This house is actually in a very desirable neighborhood, referred to in West Seattle as Sunrise Heights, but more popularly known as Westwood. It’s gotten a lot of press the last year or so as a neighborhood undergoing great improvement. I moved to the neighborhood myself 6.5 years ago (these sellers are neighbors and friends) and it was on the sketchier side then, but really took off. It’s close to downtown, offers great access to south sound suburbs and I-90 (but I tell people West Seattle is not the place if you have a 520 commute). Locally, the shopping area known as Westwood Village has vasty improved with a bunch of new stores (mostly chain stuff, but the new places to eat are local). Also, something that definitely “dinged” the neighborhood was proximity to the High Point public housing area. This area is in the process of getting completely torn down and redeveloped as a mix of for-sale and affordable rental housing and is making a big difference too. Here’s a couple of links about this place:
http://www.thehighpoint.com/
http://www.wesbildshopping.com/Westwood.htm

I can’t find it online, but Seattle Metropolitan magazine was the most recent to do an article featuring Westwood as a up and coming place.

As for this house in particular, when I work with clients, I provide them information about what recent similar houses have sold for, make a recommendation within a range of what these comparables tell me and they make the final decision on how to price their home. As a practice, I don’t choose to work with people who have largely unreasonable expectations of what they think they will get for their home; pricing too high and sitting on the market for a long time is rarely in anyone’s best interest (time wasted, price gets dropped anyway, etc). It’s a sweet house with extra finished office space already and a highly finishable basement. So it’s tiny with potential.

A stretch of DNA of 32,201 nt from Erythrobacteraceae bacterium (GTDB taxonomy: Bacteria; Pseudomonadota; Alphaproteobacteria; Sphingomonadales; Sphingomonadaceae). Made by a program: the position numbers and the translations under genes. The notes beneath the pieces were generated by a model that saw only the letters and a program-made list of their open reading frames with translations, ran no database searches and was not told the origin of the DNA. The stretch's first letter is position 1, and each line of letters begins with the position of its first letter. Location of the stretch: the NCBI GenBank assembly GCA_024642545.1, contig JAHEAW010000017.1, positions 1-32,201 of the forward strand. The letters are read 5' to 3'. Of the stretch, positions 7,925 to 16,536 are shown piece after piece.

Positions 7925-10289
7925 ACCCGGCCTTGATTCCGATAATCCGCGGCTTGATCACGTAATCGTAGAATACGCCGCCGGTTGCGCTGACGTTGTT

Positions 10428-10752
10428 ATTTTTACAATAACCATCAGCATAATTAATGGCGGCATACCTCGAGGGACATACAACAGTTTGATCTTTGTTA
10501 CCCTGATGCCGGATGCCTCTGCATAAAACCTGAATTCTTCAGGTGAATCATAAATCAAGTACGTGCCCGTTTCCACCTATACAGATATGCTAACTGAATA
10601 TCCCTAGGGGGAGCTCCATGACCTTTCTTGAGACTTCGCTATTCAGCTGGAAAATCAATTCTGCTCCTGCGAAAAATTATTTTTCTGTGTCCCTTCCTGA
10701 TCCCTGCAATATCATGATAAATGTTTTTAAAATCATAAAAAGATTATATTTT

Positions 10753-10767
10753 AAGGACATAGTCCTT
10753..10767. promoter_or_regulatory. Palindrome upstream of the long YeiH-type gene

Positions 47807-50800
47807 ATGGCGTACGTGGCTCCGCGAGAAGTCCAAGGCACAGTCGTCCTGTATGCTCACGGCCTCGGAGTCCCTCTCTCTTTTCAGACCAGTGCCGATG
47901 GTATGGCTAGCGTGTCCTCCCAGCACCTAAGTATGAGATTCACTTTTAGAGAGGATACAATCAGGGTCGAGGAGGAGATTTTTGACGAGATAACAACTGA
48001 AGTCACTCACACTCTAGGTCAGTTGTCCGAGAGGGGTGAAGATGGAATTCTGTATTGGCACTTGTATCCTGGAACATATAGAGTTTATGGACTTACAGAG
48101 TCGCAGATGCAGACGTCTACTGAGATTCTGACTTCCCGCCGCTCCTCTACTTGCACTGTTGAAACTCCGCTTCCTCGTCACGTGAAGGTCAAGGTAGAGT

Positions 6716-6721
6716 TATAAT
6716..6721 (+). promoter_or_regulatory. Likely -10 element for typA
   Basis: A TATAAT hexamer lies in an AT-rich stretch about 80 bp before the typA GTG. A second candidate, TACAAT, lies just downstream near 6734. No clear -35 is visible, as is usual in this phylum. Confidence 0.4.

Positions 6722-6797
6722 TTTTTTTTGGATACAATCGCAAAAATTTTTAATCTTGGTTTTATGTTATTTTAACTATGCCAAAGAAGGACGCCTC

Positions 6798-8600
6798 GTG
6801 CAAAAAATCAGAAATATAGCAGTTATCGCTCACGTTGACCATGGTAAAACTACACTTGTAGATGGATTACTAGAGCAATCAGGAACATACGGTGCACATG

You have to make your own call as to whether it’s the right time to get into the market. We are not showing the signs of the Seattle market slowing right now; traditionally the market here has leveled off but not dropped like a brick. I personally own a home so I guess I’m in the system and work in real estate so come from a bias there. No body has a crystal ball, history here has been good but you need to do the research you need to do to feel good about your decision and I can offer the above as help in understanding this small part of the market.
Good luck,
Tonya Hennen
(206) 228-4638 cell

My response:

Tonya, thank you for the well thought out reply, I absolutely appreciate your honesty on market conditions. You are a rarity to be so candid. I do however disagree with you in part. I have lived all across this nation and I still have contacts in most of the areas I mentioned in my first email. There is no way that Seattle can be immune to what is unfolding around the country, in my opinion it is just a matter of time.

Locally, many media outlets such as the one you mentioned are perpetuating what is an inevitable downfall in the coming market. I will keep your contact information as someone I would like to work with when this storm blows over. I believe by the fall of this year it will be evident that we are in real trouble.

Thanks

Anonymous said...

Some more price history:
http://www.ofheo.gov/HPIMSA.asp

emcityjill said...